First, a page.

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The Heart-Breaking Reason James Gandolfini Would Stop Production On The Sopranos

"The Sopranos" remains one of the greatest and most influential TV series of all time. On Rotten Tomatoes, it has nearly perfect scores of 98% Fresh among the critics and 92% Fresh among the fans. More than that, it's often credited with ushering in both the era of prestige TV dramas on premium cable, as well as the era of the antihero. Without "The Sopranos," we might not have shows like "Breaking Bad," "Mad Men," "Nurse Jackie," and countless other dramas that explore the darker side of human nature.

And we wouldn't have "The Sopranos" without its star, James Gandolfini. His performance as Tony Soprano remains one of the greatest acting performances. In 2007, Entertainment Weekly ranked Gandolfini 42nd among the greatest TV icons of all time (via Today). Gandolfini fully embodied the ruthless-yet-vulnerable mobster, receiving six Emmy nominations and three wins (via Emmys).

Gandolfini's accomplishments are even more impressive when you realize what he was going through in his personal life at the time. In a new book, former HBO executives Jeff Bewkes and Chris Albrecht shed light on Gandolfini's struggles with addiction.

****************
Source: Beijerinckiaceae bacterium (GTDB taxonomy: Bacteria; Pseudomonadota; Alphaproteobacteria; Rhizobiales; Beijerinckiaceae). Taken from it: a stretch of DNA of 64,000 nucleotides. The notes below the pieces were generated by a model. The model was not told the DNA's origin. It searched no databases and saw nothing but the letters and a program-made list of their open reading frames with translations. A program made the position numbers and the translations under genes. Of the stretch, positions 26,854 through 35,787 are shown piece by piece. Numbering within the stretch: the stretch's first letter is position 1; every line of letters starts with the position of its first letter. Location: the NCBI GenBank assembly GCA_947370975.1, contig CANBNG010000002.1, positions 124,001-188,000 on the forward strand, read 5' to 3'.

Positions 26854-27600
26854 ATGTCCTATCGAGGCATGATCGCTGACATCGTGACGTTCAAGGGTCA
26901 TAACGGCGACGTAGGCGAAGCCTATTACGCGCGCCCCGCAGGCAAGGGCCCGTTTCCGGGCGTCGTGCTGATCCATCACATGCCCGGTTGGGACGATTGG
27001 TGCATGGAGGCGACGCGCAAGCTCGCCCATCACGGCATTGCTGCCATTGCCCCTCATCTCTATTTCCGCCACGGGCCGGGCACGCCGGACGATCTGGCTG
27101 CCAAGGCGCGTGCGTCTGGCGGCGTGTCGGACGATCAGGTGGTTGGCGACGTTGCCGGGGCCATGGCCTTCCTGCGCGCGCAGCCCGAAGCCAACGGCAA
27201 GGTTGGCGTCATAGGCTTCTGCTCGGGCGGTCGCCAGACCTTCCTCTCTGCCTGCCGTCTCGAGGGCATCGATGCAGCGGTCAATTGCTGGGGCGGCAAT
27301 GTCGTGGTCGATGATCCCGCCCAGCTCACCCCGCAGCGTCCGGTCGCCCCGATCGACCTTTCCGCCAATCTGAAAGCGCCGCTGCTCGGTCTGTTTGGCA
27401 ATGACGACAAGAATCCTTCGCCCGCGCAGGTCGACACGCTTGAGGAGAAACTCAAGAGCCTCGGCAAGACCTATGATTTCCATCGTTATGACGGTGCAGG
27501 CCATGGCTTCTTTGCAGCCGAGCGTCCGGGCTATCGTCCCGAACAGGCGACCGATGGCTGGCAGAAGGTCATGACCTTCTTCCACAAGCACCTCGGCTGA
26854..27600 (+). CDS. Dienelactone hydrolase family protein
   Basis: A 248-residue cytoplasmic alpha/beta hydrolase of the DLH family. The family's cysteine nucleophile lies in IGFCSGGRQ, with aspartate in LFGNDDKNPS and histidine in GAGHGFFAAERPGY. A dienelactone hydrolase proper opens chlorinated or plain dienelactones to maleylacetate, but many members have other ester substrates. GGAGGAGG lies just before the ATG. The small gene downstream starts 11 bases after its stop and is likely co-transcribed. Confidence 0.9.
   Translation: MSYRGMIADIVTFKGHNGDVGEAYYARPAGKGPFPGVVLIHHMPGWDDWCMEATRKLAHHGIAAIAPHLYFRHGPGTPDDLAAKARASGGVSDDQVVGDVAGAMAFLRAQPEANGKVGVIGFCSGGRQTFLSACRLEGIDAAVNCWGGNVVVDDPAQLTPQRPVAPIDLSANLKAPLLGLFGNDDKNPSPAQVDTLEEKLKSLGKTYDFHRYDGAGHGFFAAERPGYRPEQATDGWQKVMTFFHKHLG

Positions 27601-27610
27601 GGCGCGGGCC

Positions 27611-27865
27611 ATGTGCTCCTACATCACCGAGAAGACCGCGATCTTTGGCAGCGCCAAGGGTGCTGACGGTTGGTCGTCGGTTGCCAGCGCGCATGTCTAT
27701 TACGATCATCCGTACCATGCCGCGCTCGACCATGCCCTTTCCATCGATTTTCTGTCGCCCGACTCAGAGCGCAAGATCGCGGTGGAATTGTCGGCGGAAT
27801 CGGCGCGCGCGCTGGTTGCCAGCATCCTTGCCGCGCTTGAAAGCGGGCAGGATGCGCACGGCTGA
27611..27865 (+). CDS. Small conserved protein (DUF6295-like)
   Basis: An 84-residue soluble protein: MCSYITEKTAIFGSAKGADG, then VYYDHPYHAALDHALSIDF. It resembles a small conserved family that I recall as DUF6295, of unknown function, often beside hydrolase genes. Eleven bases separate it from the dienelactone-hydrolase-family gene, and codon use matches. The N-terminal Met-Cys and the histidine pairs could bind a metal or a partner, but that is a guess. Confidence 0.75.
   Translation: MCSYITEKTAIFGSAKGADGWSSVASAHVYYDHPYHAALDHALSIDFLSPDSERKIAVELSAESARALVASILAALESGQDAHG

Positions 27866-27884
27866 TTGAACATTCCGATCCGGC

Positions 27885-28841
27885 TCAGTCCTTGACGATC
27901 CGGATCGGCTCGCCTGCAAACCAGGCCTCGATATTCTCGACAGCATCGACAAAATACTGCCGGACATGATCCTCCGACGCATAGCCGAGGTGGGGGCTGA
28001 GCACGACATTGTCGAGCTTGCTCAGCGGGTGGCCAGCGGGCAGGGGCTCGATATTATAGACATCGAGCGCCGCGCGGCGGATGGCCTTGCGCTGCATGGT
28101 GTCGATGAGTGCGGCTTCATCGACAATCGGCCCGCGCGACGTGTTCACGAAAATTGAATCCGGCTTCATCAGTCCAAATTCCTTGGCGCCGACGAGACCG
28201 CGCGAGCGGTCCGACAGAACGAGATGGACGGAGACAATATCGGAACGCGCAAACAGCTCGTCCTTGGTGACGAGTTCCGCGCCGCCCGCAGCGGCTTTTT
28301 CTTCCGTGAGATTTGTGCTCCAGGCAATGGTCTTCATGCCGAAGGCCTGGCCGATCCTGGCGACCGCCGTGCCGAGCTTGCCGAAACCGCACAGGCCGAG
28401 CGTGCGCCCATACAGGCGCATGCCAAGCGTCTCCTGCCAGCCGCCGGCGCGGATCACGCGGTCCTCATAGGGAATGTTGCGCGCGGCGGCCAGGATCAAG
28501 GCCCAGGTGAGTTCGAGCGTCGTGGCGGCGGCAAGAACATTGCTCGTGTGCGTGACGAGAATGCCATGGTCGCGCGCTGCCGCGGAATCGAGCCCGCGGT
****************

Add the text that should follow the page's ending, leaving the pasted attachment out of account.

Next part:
Gandolfini struggled with substance abuse throughout The Sopranos' run

In the new book "Tinderbox: HBO's Ruthless Pursuit of New Frontiers" by journalist James Andrew Miller, Bewkes and Albrect said that Gandolfini's substance abuse problems regularly affected the show. 

"We were concerned about Gandolfini staying alive. Occasionally he would go on a bender or a coke binge. We had to stop production," said Bewkes, HBO's former CEO (via Insider).

Bewkes described his relationship with Gandolfini, who saw him as both a boss and a father figure. Bekwes often covered for Gandolfini. When HBO executive Carolyn Strauss approached Bewkes for more money to cover production overruns caused by Gandolfini's absences, Bewkes would grant the requests. 

Albrecht, meanwhile, recalled that Gandolfini's behavior affected his relationships with the other cast members. "I don't remember us being worried he was going to die," Albrecht said. "But it became a real problem with shooting the show. ... It became a lack of respect for the other actors as well, so there were sort of problems that bubbled up" (via Insider).

At one point, Albrecht staged an intervention for Gandolfini. It didn't go well. When Gandolfini arrived and found his friends and family waiting at Albrecht's Manhattan apartment, he reacted poorly. "Oh, f— this. F— all of you," the actor reportedly said. Gandolfini then dared Albrecht to fire him and stormed out.

Gandolfini passed away from a heart attack on June 19, 2013 while vacationing in Italy, at the age of 51. His death shocked his fans around the world, and he's still missed today. 

If you or anyone you know is struggling with addiction issues, help is available. Visit the Substance Abuse and Mental Health Services Administration website or contact SAMHSA's National Helpline at 1-800-662-HELP (4357).